I’m realizing that a great cookbook makes you feel like you are in the kitchen with the author and they have just made you lunch. You get a feeling for who they are, how they eat, what’s in their pantry, and what tastes good to them. Super Natural Every Day: Well-Loved Recipes from My Natural Foods Kitchen is the second cookbook by popular blogger Heidi Swanson, and I wanted to share my review and a copy with you. The book is vegetarian and not gluten-free.
The book contains nearly 100 recipes, and begins with a thorough description of the natural foods you would find in Heidi’s pantry (and mine), as well as kitchen equipment she uses. Heidi shoots her own photographs and is also a graphic designer, so her strong design aesthetic is apparent on every page. Her straightforward approach is reflected in the book’s organization: Breakfast, Lunch, Snacks, Dinner, Drinks, Treats, and Accompaniments. The overall direction you will get reading from this book is: Buy great ingredients. Some of the recipes are deceptively simple, because she relies on the flavors of uber-fresh local fruits and vegetables. You can tell she lives in the San Francisco Bay Area, truly a foodie’s paradise, as the type of ingredients she can get is atypical of the rest of the country.
My first recipe was avocados and mustard seeds, as I happened to have 2 perfect Reed avocados (from Mimi Avocado’s ranch) and all the other ingredients. This is actually a simple twist on guacamole, adding mustard seeds and curry powder to the bowl. I liked it, a lot, and it completely showcased the buttery Reed avocados.
Next I tried pan fried mung beans with tempeh, which I made with white beans (an alternate suggestion) and my vegan creme fraiche. It was again, very easy to make, a simple combination of fresh flavors, although mine turned out a little dry. It was very easy to test recipes from this book as we cook in such a similar way.
The white bean spread with rosemary and toasted almonds was also a bit dry and the flavor was not as vibrant or interesting as I expected. I loved her technique of infusing the olive oil with garlic and rosemary, and perhaps letting it steep quite a bit longer would help.The black pepper tempeh was also easy. She uses finely chopped cauliflower to substitute for rice in this dish. It did not taste at all like cauliflower, was nice and spicy. I used half the recommended amount of black pepper and it was just right for me. I liked the flavors, although as you can see, mine did not look anything like hers, it was a bowl of beige with very little texture. It made two generous servings, not the 4 listed in the book.Finally I made chickpeas and dandelion greens. I had never cooked with dandelions, and wanted to try using them. This literally took ten minutes to make. I would use less oil and possibly Swiss chard instead, as the bitterness of the greens (while super healthy) was strong for me. This recipe especially made me wonder what it tastes like when she makes it, imagining she can walk to a farmer’s market and get tender, baby dandelion greens with just a hint of bitterness.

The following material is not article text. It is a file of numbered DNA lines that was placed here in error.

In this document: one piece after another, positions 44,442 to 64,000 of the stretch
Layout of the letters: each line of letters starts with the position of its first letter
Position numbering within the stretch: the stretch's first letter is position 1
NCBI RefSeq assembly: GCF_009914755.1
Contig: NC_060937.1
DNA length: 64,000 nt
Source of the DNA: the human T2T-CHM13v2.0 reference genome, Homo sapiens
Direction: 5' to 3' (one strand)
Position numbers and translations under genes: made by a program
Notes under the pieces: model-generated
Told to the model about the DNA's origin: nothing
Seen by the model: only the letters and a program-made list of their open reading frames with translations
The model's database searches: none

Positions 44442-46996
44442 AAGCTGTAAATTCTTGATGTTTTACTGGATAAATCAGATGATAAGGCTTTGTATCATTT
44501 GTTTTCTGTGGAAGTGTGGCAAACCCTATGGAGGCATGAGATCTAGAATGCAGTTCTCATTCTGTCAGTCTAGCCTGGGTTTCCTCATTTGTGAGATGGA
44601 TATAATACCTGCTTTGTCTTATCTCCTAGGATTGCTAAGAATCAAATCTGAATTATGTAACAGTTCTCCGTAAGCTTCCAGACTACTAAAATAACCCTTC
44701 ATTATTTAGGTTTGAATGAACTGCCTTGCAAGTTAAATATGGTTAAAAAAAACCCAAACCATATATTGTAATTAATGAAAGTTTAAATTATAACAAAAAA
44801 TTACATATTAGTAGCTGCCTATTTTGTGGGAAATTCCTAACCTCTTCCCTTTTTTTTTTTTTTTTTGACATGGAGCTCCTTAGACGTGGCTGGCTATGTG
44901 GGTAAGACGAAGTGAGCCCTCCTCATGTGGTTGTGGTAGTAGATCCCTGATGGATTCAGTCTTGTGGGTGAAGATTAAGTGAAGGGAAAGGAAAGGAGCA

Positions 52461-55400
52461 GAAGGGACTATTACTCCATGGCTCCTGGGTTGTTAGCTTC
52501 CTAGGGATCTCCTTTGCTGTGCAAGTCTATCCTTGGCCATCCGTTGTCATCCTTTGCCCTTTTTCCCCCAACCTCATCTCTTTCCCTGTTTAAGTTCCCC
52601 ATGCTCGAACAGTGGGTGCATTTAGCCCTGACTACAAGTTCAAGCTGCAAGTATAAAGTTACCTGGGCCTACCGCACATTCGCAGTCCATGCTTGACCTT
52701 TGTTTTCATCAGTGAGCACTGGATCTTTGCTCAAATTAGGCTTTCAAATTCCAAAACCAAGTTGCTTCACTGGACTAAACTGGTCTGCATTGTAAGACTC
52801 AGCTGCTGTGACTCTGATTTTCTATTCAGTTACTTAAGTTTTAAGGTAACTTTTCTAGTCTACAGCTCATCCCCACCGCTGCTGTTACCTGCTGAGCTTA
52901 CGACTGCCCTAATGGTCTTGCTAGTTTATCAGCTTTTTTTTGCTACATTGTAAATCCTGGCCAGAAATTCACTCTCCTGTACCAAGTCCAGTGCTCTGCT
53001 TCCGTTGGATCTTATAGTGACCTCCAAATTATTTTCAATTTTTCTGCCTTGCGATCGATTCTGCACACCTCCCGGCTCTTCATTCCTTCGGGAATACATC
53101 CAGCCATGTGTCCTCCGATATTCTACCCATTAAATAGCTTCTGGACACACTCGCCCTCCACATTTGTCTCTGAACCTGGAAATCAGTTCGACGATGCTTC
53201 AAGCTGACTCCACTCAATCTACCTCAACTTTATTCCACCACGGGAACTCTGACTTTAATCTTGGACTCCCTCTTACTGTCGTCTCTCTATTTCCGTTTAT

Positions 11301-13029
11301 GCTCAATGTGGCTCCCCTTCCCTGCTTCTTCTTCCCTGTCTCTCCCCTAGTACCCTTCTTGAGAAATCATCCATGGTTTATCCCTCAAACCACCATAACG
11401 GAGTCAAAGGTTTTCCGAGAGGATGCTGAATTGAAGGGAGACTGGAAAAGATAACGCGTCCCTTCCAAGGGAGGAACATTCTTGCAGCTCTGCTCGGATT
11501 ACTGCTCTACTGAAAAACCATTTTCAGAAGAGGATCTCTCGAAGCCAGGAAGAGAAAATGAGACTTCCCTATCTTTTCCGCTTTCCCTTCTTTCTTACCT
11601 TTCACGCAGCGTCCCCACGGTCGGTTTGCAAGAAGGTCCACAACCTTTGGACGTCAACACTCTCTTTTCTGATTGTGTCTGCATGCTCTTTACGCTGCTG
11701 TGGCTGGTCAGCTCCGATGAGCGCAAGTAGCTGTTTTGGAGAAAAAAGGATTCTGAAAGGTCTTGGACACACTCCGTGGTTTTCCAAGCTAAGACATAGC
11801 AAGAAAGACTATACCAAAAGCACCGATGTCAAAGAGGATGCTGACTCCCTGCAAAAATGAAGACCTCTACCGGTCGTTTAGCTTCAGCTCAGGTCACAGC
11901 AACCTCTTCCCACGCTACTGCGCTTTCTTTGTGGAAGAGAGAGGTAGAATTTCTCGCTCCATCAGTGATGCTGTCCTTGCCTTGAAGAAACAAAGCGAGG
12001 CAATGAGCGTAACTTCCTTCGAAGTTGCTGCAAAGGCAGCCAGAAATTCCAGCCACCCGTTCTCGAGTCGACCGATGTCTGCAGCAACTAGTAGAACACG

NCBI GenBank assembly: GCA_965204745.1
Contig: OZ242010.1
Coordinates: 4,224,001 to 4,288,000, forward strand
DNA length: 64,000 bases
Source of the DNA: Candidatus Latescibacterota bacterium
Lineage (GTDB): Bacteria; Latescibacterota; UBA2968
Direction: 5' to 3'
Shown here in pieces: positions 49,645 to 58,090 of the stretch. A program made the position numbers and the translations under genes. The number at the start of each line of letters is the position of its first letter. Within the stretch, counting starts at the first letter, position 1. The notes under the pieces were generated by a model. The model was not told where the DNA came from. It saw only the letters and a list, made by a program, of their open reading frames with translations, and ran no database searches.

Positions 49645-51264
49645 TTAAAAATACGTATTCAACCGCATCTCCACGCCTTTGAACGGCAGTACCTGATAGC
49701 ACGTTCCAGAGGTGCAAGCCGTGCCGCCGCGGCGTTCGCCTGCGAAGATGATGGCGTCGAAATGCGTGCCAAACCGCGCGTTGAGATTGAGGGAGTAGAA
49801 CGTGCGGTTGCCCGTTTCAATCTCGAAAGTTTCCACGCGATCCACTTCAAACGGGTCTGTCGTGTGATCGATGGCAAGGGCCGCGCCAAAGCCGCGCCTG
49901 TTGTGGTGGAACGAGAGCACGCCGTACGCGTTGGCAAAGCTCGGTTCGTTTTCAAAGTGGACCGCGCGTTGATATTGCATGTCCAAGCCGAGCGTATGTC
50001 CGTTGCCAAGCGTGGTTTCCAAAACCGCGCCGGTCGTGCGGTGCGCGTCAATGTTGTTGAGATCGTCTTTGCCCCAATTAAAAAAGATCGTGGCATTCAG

What I liked about this book:
It’s a lovely book, with especially appealing photography and high-quality matte finish paper. (Everything looks like it came from Anthropologie.) It was interesting that each recipe title was followed by a few key ingredients, giving you a sense of the flavor profile of that dish. I would have liked some kind of indicators for recipes that were gluten-free and vegan. Nearly every recipe is photographed, which makes the book fun to page through. The design elements and landscape photos that separate each section also give a strong sense of place and lifestyle to the book.
I wasn’t so keen on:
The serving size indicators are somewhat low on each page, and there are no icons telling readers which recipes are gluten-free, vegan, or soy-free.
Vegetarians, people following whole foods diets or who want to eat more fresh produce, fans of her blog.
I’ll be giving away one copy of this book in our November giveaway, beginning 11/22/13.